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Constitution Hid Khmer Rouge Crimes


Cambodians widely believe the Khmer Rouge was an atheist regime. But in trial testimony this week, jailed prison chief Duch said the regime’s constitution allowed for religion that wasn’t harmful.

The former chief of Tuol Sleng, who is facing atrocity crimes charges at the tribunal, told judges this week that Article 20 of the constitution for Democratic Kampuchea, as the regime was called, allowed for “every citizen of Kampuchea” to have “the right to worship any religion and the right not to worship any religion.”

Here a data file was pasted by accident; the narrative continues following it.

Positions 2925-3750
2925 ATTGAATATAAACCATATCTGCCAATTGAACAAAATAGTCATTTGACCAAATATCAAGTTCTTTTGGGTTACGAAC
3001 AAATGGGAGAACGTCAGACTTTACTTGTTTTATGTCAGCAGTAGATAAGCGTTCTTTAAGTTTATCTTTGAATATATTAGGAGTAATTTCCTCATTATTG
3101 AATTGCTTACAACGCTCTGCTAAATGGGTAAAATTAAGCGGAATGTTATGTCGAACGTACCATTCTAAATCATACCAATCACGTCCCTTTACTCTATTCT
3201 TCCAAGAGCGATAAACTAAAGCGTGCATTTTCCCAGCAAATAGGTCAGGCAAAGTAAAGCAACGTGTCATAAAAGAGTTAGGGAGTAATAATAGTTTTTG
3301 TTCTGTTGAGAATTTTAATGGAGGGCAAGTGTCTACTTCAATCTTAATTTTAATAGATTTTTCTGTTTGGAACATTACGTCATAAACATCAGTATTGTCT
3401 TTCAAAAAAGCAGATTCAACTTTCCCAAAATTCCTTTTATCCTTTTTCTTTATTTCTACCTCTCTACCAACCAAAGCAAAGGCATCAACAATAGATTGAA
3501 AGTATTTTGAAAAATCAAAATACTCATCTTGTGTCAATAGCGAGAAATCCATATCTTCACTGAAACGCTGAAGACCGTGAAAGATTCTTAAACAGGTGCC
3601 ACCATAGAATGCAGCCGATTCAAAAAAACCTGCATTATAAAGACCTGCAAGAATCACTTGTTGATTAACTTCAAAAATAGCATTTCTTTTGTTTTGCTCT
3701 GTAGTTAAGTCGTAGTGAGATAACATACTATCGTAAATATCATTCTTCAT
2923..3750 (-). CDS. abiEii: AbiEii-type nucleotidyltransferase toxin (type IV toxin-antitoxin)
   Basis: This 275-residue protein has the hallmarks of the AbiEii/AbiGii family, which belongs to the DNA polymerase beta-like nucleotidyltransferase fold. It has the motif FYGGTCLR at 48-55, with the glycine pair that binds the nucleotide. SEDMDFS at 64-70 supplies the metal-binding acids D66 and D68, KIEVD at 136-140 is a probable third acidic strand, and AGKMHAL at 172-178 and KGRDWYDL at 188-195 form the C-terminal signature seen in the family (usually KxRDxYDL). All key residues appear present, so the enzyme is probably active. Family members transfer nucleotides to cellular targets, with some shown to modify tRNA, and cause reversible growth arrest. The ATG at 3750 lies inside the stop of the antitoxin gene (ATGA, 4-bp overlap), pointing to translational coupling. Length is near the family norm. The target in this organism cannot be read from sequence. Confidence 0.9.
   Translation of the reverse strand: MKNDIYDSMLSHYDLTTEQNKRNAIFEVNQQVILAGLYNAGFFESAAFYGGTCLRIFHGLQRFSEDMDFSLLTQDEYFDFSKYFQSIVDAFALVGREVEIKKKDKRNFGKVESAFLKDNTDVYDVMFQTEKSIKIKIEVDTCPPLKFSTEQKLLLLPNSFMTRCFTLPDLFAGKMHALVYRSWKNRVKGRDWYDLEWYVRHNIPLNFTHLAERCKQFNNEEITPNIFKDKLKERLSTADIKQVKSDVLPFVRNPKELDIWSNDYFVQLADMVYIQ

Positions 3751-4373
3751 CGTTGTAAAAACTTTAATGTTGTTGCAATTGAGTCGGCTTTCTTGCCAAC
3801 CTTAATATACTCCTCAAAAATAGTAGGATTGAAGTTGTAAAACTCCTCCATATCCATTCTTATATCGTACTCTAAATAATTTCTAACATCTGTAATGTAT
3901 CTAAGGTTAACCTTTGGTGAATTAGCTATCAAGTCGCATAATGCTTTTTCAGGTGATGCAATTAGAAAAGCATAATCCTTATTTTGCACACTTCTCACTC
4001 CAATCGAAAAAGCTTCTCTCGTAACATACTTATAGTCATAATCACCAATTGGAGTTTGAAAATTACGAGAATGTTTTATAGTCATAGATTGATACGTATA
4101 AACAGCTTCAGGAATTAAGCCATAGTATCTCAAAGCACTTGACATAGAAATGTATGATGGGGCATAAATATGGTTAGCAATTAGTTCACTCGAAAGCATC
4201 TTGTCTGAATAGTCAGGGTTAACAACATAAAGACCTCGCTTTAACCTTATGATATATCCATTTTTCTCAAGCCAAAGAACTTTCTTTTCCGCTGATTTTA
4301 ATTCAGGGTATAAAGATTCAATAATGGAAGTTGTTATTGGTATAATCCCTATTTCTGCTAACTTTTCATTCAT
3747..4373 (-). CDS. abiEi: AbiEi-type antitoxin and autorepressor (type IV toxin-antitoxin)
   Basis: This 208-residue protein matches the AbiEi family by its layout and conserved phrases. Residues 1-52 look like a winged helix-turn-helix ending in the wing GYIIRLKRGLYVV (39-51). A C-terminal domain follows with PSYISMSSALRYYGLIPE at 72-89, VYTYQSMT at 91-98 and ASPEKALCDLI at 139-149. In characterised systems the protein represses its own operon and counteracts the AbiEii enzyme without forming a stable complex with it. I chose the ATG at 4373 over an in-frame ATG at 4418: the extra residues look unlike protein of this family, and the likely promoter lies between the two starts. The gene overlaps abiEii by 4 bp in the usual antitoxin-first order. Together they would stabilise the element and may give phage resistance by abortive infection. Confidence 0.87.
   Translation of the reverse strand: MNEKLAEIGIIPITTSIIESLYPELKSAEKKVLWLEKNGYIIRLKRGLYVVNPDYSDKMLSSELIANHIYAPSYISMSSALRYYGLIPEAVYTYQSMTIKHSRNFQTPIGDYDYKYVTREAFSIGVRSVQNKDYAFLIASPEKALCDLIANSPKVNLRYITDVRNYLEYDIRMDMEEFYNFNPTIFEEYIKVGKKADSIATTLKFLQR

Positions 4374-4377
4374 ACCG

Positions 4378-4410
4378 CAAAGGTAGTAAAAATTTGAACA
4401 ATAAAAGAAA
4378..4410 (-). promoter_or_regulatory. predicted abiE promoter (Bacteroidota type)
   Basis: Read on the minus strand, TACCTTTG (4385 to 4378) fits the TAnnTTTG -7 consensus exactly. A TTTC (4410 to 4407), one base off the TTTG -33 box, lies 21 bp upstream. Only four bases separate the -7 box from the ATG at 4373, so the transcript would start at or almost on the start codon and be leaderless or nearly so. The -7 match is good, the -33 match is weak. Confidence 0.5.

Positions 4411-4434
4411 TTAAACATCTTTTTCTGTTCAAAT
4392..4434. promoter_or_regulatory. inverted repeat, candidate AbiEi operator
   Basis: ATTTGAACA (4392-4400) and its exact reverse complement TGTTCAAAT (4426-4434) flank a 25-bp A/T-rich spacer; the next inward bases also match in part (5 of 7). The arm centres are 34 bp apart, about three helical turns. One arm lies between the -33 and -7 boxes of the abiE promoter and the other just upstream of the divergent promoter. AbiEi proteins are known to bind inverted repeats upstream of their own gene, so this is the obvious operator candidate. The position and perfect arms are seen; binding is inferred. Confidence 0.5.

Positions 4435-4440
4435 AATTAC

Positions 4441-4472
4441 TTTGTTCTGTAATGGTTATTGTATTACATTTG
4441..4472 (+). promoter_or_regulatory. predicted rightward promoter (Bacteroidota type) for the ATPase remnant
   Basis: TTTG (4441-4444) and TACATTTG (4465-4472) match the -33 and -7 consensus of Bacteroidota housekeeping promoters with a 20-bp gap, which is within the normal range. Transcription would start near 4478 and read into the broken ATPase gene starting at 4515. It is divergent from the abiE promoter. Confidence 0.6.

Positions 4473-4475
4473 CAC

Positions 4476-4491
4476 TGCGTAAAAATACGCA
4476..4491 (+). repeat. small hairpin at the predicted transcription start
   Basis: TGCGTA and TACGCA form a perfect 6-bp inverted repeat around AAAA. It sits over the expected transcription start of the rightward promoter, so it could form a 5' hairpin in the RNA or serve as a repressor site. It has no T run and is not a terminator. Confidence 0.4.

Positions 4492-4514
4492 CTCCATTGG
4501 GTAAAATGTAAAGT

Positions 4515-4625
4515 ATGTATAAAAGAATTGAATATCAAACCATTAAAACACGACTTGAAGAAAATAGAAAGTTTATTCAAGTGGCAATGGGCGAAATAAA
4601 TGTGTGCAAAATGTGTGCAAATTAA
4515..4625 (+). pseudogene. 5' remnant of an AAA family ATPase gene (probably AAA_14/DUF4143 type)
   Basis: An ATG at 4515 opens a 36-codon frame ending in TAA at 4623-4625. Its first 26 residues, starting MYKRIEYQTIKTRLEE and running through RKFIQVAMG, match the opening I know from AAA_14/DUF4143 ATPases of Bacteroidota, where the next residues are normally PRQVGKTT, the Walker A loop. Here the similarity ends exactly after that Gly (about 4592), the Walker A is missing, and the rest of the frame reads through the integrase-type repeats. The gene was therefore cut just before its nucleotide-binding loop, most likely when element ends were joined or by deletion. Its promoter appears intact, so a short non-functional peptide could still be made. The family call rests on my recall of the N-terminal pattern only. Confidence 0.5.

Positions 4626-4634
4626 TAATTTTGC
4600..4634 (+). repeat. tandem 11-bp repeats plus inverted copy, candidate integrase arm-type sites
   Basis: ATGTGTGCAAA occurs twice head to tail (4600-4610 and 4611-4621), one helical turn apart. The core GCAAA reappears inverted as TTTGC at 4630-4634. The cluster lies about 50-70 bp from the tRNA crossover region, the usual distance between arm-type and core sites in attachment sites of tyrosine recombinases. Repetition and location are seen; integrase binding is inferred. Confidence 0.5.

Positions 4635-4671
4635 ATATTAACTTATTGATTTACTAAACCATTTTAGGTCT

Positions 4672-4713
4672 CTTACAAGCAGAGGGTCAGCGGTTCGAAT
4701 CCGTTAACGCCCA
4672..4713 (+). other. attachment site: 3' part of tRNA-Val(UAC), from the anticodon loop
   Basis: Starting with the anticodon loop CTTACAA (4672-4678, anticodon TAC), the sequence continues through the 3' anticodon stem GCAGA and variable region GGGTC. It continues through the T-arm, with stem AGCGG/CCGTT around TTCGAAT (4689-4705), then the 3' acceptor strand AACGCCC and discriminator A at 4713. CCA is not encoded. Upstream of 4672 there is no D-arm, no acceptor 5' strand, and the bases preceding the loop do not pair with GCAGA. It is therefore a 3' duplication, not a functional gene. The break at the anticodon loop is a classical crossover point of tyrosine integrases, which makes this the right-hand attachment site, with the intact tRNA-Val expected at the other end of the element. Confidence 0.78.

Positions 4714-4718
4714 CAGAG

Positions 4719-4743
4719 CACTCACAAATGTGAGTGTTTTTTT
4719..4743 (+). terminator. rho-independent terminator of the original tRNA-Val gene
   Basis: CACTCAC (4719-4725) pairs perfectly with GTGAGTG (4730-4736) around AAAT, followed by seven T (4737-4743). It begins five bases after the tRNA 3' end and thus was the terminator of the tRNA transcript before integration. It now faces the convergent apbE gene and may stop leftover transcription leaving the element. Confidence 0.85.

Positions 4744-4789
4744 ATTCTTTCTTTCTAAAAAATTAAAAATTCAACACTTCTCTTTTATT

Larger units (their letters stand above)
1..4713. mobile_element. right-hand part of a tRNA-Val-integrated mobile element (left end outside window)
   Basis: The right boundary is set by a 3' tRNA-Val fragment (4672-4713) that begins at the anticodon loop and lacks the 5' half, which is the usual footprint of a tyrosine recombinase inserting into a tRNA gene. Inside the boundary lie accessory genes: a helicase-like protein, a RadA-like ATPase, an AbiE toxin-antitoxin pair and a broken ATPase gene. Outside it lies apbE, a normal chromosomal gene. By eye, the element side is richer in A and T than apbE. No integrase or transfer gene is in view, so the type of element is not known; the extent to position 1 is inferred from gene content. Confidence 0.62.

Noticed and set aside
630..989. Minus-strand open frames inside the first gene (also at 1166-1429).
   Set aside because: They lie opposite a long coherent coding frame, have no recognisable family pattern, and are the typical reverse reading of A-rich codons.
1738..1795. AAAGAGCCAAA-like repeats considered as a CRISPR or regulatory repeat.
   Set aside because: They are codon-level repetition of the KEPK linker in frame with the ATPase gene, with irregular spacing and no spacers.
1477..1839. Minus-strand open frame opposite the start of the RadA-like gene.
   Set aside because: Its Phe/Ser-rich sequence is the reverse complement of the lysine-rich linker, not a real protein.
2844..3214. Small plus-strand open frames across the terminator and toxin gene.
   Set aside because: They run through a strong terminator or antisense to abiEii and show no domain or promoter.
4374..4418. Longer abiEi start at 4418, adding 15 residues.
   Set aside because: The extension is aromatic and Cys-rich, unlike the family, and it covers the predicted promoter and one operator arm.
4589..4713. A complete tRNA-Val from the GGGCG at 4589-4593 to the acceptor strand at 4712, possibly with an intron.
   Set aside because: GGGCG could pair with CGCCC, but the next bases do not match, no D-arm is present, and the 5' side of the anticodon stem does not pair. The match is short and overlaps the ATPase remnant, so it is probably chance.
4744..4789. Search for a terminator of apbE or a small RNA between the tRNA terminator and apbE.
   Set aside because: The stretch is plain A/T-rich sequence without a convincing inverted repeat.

“Reactionary religions that are detrimental to Democratic Kampuchea and the people of Kampuchea are absolutely forbidden,” it said.

Duch’s testimony about the constitution uncovered another truth about the regime: The words may have been there, but they masked another intent.

“Concretely, the position of this scheme was not to believe in religion whatsoever,” said Youk Chhang, director of the Documentation Center of Cambodia. “The monks were forcibly defrocked, and pagodas became deposits for cells of detention. Cathedrals and mosques were the same, and their believers were accused as enemies and died by oppression.”

In fact, the constitution served “only to hide the crimes the Khmer Rouge expected would happen,” he said.

The constitution also called Democratic Kampuchea an “independent, neutral state,” with “justice managed by Kampuchean people’s court.”

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